"Simple, but wrong."
Nope simple and it works. The arrestor manufacturers have done lot of testing
and calculations and real world testing of their products. The proof? Do any
of the commercial radio stations or your fire and police departments disconnect
and stop operating when there's a storm?
They don't, right? Know why? They are using the same arrestors and design as
we're talking about here. They're not replacing equipment all the time so a
properly designed and installed grounding system does indeed work.
"There is no such thing as "no voltage difference" when you are talking
a million amps or so."
As stated, it's more like kilo amps but it does sure seem like a million!!
And remember we are more concerned with nearby strikes than a direct strike. A
strike a mile away is said to be able to induce enough energy in your system to
possibly zap your electronics. I know from personal experience that a direct
strike that blew up my neighbor's tree, 300 feet from my barn, 400 feet from my
little tower and yagi, and 700 feet from my VHF/UHF antennas, induced more than
30 amps of current in the barn electrical. None of my equipment was affected
and the VHF/UHF is on 24/7.
"Let's say your tower takes a direct hit. Lightning wants to go to
ground. It doesn't want to go to your house, but it will if there is a
voltage difference and a path. You may think the base of your tower
has a zero impedance path to ground, but at a million amps, I
guarantee the impedance is small, but not zero. Even a perfectly
straight tower leg or piece of ground wire has some inductance and
resistance. Because your coax and rotator lines come off the tower at
some point above earth ground, even if only a few inches, they are
going to see a potential difference, and it can be quite significant
depending on your particular configuration. This potential difference
is going to seek its own path to ground, and that path is through the
coax/rotor wires running off to your house. At the point where those
wires enter the house, you need to provide a second path to ground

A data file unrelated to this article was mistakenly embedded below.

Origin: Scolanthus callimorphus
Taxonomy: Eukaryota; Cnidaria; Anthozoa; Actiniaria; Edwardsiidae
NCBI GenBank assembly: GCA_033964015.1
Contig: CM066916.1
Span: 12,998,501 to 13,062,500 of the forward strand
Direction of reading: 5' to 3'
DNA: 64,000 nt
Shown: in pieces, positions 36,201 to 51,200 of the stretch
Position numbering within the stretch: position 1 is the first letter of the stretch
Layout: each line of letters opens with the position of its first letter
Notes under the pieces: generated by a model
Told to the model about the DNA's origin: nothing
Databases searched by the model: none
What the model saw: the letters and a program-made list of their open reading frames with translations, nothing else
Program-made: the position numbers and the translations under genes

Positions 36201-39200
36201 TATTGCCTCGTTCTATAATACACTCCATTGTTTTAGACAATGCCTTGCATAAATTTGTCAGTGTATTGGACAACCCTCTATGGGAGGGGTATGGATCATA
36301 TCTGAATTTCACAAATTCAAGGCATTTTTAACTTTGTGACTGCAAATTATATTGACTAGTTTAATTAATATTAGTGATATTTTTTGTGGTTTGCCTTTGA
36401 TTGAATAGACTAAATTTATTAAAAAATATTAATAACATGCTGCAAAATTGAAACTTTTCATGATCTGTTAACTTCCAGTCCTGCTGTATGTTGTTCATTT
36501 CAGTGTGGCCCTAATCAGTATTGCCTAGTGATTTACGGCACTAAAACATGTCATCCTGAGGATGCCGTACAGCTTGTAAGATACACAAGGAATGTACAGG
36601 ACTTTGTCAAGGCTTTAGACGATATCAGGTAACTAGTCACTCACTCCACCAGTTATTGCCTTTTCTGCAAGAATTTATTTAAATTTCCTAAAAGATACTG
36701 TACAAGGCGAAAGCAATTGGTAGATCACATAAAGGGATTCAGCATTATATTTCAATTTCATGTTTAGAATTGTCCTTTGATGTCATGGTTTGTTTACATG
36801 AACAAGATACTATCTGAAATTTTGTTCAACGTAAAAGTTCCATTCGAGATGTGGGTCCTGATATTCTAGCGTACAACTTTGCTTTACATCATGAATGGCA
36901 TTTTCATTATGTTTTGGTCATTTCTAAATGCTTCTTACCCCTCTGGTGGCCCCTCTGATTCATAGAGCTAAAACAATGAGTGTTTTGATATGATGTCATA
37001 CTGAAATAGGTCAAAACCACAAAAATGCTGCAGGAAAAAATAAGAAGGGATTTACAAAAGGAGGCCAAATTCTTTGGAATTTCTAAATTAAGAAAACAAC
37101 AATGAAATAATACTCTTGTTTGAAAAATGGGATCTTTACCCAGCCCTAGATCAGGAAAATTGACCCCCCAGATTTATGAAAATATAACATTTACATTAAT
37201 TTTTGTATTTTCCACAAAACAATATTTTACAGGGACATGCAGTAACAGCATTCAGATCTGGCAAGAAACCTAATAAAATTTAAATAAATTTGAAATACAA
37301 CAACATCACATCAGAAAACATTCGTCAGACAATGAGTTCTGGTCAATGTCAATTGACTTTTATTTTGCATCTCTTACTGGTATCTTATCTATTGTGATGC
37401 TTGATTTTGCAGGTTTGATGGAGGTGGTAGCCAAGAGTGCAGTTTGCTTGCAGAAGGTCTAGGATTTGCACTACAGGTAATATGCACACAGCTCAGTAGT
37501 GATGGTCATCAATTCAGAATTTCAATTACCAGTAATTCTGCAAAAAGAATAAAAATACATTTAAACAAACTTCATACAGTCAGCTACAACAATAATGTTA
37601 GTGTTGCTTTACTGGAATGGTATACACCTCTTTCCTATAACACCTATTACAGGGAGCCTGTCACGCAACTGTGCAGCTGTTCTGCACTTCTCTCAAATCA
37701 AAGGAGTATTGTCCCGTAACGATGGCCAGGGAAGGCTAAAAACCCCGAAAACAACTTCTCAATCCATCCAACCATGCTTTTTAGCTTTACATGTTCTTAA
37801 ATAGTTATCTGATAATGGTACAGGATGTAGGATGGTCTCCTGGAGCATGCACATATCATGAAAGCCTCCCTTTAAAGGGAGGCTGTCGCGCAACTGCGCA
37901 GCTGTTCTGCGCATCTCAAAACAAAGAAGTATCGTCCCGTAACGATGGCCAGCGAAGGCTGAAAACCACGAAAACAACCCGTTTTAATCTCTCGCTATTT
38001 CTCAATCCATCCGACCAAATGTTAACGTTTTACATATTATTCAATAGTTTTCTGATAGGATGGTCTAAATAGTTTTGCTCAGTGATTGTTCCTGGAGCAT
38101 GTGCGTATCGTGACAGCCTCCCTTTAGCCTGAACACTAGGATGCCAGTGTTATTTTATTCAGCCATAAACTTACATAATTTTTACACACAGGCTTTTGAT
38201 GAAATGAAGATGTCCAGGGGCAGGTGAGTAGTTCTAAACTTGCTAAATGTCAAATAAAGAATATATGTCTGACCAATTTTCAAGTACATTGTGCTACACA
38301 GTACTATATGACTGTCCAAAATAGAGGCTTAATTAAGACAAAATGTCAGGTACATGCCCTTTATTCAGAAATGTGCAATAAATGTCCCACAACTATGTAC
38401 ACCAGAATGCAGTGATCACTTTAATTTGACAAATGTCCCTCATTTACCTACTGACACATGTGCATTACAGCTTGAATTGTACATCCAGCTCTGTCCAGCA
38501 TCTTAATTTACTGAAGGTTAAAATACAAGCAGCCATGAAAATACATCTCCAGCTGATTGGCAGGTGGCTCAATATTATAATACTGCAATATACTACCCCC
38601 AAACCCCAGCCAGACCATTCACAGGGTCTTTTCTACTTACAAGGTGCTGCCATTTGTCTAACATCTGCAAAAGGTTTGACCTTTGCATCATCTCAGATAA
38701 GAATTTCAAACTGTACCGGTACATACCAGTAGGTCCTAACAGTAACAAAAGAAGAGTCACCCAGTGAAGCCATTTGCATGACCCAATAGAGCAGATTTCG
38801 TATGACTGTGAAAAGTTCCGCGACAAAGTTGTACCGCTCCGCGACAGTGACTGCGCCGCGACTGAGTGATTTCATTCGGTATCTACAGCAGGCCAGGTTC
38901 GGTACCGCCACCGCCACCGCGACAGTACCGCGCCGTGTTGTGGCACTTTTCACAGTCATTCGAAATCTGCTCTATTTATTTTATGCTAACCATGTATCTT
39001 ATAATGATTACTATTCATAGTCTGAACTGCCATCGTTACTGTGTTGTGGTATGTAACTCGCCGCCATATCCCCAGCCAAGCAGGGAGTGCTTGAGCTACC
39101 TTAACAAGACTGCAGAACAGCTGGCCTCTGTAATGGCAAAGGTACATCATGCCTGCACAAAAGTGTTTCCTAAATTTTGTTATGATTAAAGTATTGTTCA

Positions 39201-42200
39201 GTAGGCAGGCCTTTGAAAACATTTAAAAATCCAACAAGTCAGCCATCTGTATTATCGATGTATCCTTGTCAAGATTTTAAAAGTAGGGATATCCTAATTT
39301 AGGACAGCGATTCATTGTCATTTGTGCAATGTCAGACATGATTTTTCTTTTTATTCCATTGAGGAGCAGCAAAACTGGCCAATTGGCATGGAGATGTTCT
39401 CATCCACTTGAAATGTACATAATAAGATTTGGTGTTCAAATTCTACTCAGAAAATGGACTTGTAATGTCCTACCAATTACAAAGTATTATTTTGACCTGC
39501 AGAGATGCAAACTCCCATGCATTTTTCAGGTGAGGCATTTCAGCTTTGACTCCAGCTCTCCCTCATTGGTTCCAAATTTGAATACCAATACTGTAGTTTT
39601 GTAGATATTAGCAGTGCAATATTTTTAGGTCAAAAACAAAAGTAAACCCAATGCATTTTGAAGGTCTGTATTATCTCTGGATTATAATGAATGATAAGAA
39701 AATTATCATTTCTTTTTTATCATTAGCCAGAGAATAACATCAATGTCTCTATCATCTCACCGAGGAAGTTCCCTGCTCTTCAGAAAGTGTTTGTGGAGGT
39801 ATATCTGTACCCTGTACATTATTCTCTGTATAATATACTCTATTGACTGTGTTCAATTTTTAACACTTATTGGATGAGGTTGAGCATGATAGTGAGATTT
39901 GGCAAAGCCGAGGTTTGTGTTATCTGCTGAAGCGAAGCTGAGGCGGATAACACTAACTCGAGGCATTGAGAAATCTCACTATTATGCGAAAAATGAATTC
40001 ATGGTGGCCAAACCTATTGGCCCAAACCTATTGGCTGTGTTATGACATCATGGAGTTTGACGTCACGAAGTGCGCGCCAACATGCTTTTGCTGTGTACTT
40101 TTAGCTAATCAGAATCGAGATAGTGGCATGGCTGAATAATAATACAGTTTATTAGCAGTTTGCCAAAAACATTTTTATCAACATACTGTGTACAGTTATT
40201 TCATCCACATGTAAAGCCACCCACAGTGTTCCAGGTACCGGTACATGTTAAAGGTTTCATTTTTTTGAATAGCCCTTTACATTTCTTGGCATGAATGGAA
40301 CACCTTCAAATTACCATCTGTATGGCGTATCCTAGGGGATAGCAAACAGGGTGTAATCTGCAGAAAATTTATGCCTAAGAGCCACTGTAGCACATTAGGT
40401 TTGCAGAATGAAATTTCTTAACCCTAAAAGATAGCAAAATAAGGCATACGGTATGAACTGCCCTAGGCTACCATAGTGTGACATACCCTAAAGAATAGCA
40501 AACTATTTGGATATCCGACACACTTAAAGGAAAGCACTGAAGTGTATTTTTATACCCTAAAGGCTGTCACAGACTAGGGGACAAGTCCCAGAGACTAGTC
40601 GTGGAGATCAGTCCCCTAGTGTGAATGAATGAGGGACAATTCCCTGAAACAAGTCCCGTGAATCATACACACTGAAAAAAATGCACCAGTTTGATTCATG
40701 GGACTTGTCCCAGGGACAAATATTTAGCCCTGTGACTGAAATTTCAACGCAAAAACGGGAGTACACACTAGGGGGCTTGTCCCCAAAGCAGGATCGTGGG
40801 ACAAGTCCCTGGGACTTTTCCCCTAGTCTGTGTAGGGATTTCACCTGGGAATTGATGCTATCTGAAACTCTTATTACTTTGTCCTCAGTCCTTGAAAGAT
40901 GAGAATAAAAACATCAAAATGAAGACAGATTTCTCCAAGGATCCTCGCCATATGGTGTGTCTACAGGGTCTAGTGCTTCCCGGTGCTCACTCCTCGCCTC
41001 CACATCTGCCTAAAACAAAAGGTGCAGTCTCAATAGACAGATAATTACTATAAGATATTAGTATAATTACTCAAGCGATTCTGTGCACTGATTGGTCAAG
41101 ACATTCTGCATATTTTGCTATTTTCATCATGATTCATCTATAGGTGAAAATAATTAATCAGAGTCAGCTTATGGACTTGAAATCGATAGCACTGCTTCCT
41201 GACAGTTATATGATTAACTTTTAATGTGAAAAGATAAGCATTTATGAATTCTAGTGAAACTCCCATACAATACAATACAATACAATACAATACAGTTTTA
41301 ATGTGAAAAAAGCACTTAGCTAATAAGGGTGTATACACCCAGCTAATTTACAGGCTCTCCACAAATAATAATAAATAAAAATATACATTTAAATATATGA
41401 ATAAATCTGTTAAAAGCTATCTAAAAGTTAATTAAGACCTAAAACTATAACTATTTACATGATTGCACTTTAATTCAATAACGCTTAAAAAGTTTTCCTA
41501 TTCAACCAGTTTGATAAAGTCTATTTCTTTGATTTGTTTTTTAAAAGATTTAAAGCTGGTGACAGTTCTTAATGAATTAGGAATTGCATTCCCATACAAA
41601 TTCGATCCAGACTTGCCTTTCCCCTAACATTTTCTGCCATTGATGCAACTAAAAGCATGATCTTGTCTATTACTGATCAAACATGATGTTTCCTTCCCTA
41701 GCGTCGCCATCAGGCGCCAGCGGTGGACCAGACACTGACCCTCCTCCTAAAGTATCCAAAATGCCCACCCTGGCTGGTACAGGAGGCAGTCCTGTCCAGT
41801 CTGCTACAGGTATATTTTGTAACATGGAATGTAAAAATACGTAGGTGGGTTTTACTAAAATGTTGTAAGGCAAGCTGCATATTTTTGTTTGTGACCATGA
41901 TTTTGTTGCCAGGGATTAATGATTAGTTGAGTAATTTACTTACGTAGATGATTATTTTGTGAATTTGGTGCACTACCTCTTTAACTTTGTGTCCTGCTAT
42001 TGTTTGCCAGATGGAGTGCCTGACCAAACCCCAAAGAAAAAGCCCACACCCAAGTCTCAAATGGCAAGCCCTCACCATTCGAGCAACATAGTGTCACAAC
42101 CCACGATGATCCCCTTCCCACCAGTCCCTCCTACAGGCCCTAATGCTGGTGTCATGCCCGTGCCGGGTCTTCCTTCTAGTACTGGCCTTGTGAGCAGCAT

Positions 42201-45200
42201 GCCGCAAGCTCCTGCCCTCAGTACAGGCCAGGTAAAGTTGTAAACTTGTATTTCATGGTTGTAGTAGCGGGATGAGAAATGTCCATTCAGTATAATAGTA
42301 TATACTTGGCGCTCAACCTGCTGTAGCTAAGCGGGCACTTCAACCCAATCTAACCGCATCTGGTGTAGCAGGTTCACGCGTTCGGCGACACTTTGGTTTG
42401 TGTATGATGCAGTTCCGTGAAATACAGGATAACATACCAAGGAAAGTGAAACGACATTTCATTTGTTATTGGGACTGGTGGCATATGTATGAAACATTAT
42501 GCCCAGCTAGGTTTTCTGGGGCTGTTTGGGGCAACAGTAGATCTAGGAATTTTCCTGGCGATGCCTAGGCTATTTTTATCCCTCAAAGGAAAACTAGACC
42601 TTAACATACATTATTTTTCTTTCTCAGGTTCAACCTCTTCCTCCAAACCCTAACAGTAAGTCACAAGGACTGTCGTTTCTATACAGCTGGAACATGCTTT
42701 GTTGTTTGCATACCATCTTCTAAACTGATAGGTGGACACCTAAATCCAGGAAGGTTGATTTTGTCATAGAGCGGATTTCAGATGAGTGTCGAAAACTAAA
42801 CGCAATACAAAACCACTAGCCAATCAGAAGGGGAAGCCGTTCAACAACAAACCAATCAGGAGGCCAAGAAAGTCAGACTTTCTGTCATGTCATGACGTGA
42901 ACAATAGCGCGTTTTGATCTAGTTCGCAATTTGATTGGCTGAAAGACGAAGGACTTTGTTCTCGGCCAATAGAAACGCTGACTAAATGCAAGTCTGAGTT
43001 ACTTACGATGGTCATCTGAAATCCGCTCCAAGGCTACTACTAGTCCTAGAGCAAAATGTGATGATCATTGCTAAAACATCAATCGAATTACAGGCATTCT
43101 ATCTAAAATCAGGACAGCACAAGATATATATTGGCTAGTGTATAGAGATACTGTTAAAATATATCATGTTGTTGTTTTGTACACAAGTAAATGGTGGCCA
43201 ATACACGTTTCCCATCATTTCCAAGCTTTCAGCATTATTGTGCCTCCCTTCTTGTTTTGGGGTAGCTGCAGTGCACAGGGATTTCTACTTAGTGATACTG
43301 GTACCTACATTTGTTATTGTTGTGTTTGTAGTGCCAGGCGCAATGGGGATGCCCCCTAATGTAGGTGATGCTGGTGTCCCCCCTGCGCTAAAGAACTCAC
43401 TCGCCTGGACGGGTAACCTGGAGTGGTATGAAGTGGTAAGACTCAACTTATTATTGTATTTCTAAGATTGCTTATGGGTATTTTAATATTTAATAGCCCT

lest the voltage pulse get into your house and equipment and find its
own path to ground."
You are totally correct and at the house entrance is what is considered the
SPG, which may be more than one rod. It's just a term, SPG, and it can be
confusing. That little bit of energy heading down the coaxes/cables will be
shunted to ground via the arrestors located on those lines at the SPG.
"And this is why the concept of a "Single Point Ground" makes no sense
to me. In the case above, there must be at least two grounds or there
will be trouble."
A properly designed grounding system, to me, consists of 5 elements:
1) Tower/Antenna/Mast Ground (Tower legs each should have 75 feet of
grounding radials with rods every 2X height.)
2) SPG (Low impedance/resistance ground where all the cables collect before
entering the house.)
3) Arrestors (On all cables and tied via low impedance/resistance to the SPG.
Also, don't forget arrestors on phone/TV/internet lines and those may not be at
the SPG but you may want to establish their own SPG and then bond that, via an
outdoor path, to the radio SPG.)
4) Shack Ground (All internal equipment grounds are tied together and routed,
via low impedance/resistance ground back outside to the SPG.)
5) Service Entrance Ground (This is bonded via an outdoor path, to the radio
There you have it, 5 easy pieces, to a properly designed grounding system.
It really works.
Phil - KB9CRY
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